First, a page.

Article

Polarization effects in optically bound particle arrays

Department of Chemistry, Durham University, Durham, England, United Kingdom
Optics Express (Impact Factor: 3.49). 11/2006; 14(21):10079-88. DOI: 10.1364/OE.14.010079
Source: PubMed

ABSTRACT

Sub-micron polystyrene spheres spontaneously assemble into twodimensional arrays in the evanescent field of counterpropagating laser beams at the silica-water interface. The symmetry and dynamics of these arrays depends on the particle size and the polarization of the two laser beams. Here we describe the polarization effects for particles with diameters of 390-520 nm, which are small enough to form regular 2-D arrays yet large enough to be readily observed with an optical microscope. We report the observation of rectangular arrays, three different types of hexagonal arrays and a defective array in which every third row is missing. The structure of the arrays is determined by both optical trapping and optical binding. Optical binding can overwhelm optical trapping and give rise to an array that is incommensurate with the interference fringes formed by two laser beams of the same polarization.

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    • "Optical binding force linking two micropaticles or nanoparticles (NPs) of a dimer to maintain their stable equilibrium positions has attracted great attention [1] [2] [3] [4] [5] [6] [7] [8] [9] [10] [11]. "
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    ABSTRACT: This study theoretically investigates plasmon-mediated optical binding forces, which are exerted on metal homo or heterodimers, induced by the normal illumination of a linearly polarized plane wave or Gaussian beam. Using the multiple multipole method, we analyzed the optical force in terms of Maxwell's stress tensor for various interparticle distance at some specific wavelengths. Numerical results show that for a given wavelength there are several stable equilibrium distances between two nanoparticles (NPs) of a homodimer, which are slightly shorter than some integer multiples of the wavelength in medium, such that metal dimer acts as bonded together. At these specific interparticle distances, the optical force between dimer is null and serves a restoring force, which is repulsive and attractive, respectively, as the two NPs are moving closer to and away from each other. The spring constant of the restoring force at the first stable equilibrium is always the largest, indicating that the first stable equilibrium distance is the most stable one. Moreover, the central line (orientation) of a dimer tends to be perpendicular to the polarization of light. For the cases of heterodimers, the phenomenon of stable equilibrium interparticle distance still exists, except there is an extra net photophoretic force drifting the heterodimer as one. Moreover, gradient force provided by a Gaussian beam may reduce the stability of these equilibriums, so larger NPs are preferred to stabilize a dimer under illumination of Gaussian beam. The finding may pave the way for using optical manipulation on the gold or silver colloidal self-assembly.
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    • "Similarly, a microparticle exposed to an evanescent optical field experiences a radiative force, as was first demonstrated by the driving of water-suspended particles above the surface of a prism by a single laser beam, weakly focused and undergoing total internal reflection on the prism-to-water interface from below [8]. Later experiments used two counter-propagating laser beams which lead to stable trapping [9] [10] and the formation of a variety of selfassembled particle structures dependent on the polarization state of the laser beams [11] or the number of bound particles [12], and enhanced the optical forces by enclosing the experiment in a resonant optical cavity [13]. An alternative scheme for generating an evanescent optical field suitable for trapping is to use an optical fiber that is tapered to a diameter of around 1 mm or smaller. "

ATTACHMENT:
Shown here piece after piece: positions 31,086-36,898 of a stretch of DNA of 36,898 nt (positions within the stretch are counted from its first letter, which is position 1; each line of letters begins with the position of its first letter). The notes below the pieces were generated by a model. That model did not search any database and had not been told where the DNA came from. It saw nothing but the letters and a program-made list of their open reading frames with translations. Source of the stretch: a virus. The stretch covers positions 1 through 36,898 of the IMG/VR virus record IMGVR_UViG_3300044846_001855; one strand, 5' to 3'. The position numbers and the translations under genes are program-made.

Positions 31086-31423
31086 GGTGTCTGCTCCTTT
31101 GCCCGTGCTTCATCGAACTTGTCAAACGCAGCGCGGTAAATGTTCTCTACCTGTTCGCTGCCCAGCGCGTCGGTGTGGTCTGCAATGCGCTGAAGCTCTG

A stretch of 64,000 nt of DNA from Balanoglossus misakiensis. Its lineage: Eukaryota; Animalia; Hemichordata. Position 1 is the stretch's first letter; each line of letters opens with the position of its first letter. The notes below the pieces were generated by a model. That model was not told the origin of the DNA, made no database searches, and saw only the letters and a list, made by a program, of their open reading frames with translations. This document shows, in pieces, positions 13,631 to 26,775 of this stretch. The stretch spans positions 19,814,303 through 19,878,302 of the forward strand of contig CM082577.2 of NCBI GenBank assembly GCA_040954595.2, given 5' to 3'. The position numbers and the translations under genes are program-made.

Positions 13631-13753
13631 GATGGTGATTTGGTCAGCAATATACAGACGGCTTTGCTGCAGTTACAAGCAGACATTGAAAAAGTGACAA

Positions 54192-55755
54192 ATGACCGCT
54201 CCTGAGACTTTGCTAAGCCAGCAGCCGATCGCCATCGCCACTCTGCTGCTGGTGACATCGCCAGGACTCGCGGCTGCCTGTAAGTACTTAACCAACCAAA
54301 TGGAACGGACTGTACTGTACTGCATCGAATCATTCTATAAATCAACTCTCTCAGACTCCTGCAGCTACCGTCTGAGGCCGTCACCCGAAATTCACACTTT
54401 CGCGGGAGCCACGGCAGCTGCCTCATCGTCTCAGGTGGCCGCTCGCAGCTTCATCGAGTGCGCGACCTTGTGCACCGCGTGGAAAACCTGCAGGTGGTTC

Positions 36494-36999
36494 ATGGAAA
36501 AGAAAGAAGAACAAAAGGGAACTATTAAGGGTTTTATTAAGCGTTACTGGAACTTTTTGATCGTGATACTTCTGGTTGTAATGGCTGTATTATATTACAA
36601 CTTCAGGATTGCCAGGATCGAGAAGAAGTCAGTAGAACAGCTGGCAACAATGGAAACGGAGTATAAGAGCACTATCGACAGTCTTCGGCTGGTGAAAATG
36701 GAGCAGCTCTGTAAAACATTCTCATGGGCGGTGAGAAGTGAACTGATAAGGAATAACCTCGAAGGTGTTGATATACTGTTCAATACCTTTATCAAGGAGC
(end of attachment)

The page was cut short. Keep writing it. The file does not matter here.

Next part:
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    ABSTRACT: We investigate the manipulation of microscopic and nanoscopic particles using the evanescent optical field surrounding an optical fiber that is tapered to a micron-scale diameter, and propose that this scheme could be used to discriminate between, and thereby sort, metallic nanoparticles. First we show experimentally the concept of the transport of micron-sized spheres along a tapered fiber and measure the particle velocity. Having demonstrated the principle we then consider theoretically the application to the optical trapping and guiding of metallic nanoparticles, where the presence of a plasmon resonance is used to enhance optical forces. We show that the dynamics of the nanoparticles trapped by the evanescent field can be controlled by the state of polarization of the fiber mode, and by using more than one wavelength differently detuned from the nanoparticle plasmon resonance. Such a scheme could potentially be used for selectively trapping and transporting nano- or microscopic material from a polydisperse suspension.
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    • "Such phenomena have increasingly been advocated as a tool for the optical manipulation and configuration of particles, and optically induced arrays have been observed in numerous experimental studies.[13] [14] [15] In this connection, the related term optical matter has also been coined, highlighting possibilities for a significant degree of interplay between optically induced inter-particle forces and other interactions such as chemical bonding and dispersion forces. Light-mediated inter-particle interactions undoubtedly offer the potential to organize large numbers of microparticles using optical force alone. "
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